Here is a list of priorities for founders to ensure that they focus on what really matters in the early stages of building a successful product.
The difference between an average and a great product is knowing who you’re building it for, what they need, how to validate your idea or solution, and so on. During the early stages of product development, you need to think about building your product only after you’ve made sense of these initial first questions.
Studying your user’s needs vis-a-vis the current market solutions will help build a relevant product. This will also help you work towards a unique product offering after studying the approach taken by existing market solutions to solve your user’s problems.
In the early stages of your startup, you are likely to be juggling several roles. However, once you start building your team, you need to prioritize your startup’s needs and then make hiring decisions based on which professional’s expertise can help you the most.
A lot goes into the making of great products. Think of any product that made its mark on you and then narrow down on what makes it great. Take Apple products for instance. Despite being more expensive than other market offerings, Apple products thrive on delivering great user experience. Let’s take a look at some qualities that makes products great.
Great products directly address user needs. No one would want a product that cannot add any value to their lives. Think of what Uber, Dunzo, and Duolingo have in common. It’s the need of consumers to get cabs, get household chores done, and learn new languages easily.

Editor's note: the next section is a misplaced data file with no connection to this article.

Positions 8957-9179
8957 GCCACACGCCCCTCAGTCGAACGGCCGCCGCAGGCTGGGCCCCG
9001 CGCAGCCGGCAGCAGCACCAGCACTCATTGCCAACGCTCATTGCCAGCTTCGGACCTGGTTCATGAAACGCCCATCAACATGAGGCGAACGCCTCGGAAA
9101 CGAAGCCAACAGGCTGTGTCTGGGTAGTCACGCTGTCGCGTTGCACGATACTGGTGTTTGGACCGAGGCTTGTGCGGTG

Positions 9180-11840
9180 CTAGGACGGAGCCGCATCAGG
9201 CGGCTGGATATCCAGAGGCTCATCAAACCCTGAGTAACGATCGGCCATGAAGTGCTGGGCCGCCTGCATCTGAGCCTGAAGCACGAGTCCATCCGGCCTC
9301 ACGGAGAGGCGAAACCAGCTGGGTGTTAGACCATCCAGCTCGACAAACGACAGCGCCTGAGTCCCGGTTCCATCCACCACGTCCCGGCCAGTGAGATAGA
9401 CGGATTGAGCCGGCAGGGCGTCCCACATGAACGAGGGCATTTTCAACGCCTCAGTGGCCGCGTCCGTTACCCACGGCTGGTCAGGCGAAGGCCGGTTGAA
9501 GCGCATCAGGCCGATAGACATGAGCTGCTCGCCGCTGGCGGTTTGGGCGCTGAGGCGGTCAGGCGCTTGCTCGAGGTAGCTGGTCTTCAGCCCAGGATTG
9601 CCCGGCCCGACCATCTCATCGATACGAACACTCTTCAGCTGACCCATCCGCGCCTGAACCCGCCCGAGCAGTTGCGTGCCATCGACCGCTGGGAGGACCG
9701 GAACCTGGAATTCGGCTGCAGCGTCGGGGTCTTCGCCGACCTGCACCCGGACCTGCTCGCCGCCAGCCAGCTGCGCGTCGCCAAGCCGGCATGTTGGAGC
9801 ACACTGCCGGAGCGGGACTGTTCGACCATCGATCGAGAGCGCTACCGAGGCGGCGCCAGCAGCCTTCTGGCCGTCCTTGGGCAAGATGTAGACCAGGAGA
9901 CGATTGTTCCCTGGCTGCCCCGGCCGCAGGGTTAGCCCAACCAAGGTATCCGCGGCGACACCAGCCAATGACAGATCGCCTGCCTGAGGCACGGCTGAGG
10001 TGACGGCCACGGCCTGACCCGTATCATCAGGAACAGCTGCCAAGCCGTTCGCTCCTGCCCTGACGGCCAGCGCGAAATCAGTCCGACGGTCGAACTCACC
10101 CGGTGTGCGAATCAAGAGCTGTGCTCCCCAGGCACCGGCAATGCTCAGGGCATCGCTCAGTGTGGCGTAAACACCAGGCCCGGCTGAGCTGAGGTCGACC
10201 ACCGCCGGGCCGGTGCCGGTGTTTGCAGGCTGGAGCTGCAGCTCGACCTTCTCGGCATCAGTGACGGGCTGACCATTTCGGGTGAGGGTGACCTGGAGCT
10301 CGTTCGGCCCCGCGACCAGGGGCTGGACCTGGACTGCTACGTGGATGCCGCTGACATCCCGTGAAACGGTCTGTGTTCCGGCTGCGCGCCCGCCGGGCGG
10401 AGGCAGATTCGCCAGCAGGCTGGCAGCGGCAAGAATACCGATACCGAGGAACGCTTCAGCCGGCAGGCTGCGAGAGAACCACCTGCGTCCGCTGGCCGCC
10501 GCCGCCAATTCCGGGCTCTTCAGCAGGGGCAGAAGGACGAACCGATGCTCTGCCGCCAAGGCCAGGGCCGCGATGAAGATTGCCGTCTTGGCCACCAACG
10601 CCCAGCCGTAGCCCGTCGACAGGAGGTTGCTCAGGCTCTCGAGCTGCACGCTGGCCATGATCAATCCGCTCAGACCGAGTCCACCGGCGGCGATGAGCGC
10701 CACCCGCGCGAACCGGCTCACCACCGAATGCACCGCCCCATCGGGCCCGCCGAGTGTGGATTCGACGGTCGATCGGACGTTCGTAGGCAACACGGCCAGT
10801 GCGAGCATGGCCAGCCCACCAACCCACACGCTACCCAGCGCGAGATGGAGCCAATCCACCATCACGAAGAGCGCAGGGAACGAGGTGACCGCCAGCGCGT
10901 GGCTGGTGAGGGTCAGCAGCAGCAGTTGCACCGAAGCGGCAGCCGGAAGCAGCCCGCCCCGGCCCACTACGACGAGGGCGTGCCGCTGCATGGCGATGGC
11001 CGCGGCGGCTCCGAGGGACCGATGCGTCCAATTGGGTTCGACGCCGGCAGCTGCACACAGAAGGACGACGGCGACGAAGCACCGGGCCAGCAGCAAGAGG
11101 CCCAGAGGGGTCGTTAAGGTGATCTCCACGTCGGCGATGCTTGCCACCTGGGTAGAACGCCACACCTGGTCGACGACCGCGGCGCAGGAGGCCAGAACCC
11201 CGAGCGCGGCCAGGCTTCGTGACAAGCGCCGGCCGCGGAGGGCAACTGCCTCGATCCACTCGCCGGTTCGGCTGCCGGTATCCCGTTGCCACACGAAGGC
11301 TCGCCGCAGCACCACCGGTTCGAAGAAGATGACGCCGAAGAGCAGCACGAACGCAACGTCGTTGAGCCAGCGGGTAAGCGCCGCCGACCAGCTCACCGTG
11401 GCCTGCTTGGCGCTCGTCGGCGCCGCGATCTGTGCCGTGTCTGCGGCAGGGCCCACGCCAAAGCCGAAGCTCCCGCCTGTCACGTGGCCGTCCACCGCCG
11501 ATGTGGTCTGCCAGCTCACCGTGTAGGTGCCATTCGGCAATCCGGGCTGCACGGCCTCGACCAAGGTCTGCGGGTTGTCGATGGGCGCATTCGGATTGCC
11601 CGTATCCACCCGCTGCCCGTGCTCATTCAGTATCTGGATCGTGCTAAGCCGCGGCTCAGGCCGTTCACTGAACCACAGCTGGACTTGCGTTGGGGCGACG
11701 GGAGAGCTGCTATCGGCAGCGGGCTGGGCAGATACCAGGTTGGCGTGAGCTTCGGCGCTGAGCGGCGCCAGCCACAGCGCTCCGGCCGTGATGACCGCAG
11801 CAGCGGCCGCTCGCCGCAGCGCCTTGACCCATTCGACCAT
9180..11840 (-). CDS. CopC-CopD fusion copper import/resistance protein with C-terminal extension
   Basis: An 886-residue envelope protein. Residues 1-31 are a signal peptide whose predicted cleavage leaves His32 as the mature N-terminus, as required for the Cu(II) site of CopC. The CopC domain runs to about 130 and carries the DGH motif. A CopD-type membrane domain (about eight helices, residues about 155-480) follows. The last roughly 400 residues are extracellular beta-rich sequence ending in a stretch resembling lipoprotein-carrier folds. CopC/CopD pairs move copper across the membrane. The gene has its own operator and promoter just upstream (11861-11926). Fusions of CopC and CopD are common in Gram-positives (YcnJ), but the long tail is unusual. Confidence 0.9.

Product scalability is catering to all your existing customers while taking in new customers with the capacity to deliver a solution to both segments. A great product is one that has minimal or no cost per additional user.
Products like Wordle that spread like wildfire probably had this ease of letting everyone, be it a teenager or their grandparents, know that there was a word game tricking your senses in a good way by getting you involved with its competitive spree, but still not making you addicted to it as it can be played just once a day.
In today’s digital age, Wordle benefitted from players sharing about the apps with their friends and peers through social media and also through word-of-mouth promotions. If your users are talking about your products, it’s an indication of your product’s success. That’s why Sam Altman says in his book How to Start A Startup, “One way you know when this is working, is that you’ll get growth by word of mouth.”
Swiggy has shown its ability to generate virtuous circles by making its offering more valuable to users. What started as a food delivery service later came up with Instamart to make grocery shopping easier, and later included provisions to make the food delivery experience more accommodative based on who was collecting it, be it senior citizens or patients.
It’s great to have a product that answers your user’s needs. But needs, by nature, evolve over time, and so must your product by being multifunctional. Great products offer more functionality in addition to their primary focus, just as we discussed Swiggy in the previous point. Not only did its multifunctional approach address evolving needs, but it also helped set its offering apart from the other food delivery apps in a highly competitive market.
At the end of the day, it’s all about user experience. Great products don’t require a user guide. They are great by virtue of enabling users to instinctively figure out how to use them. A great product will make the average user feel tech-savvy as opposed to a tech-nerd feeling great in discovering the layers of complexity it has to offer.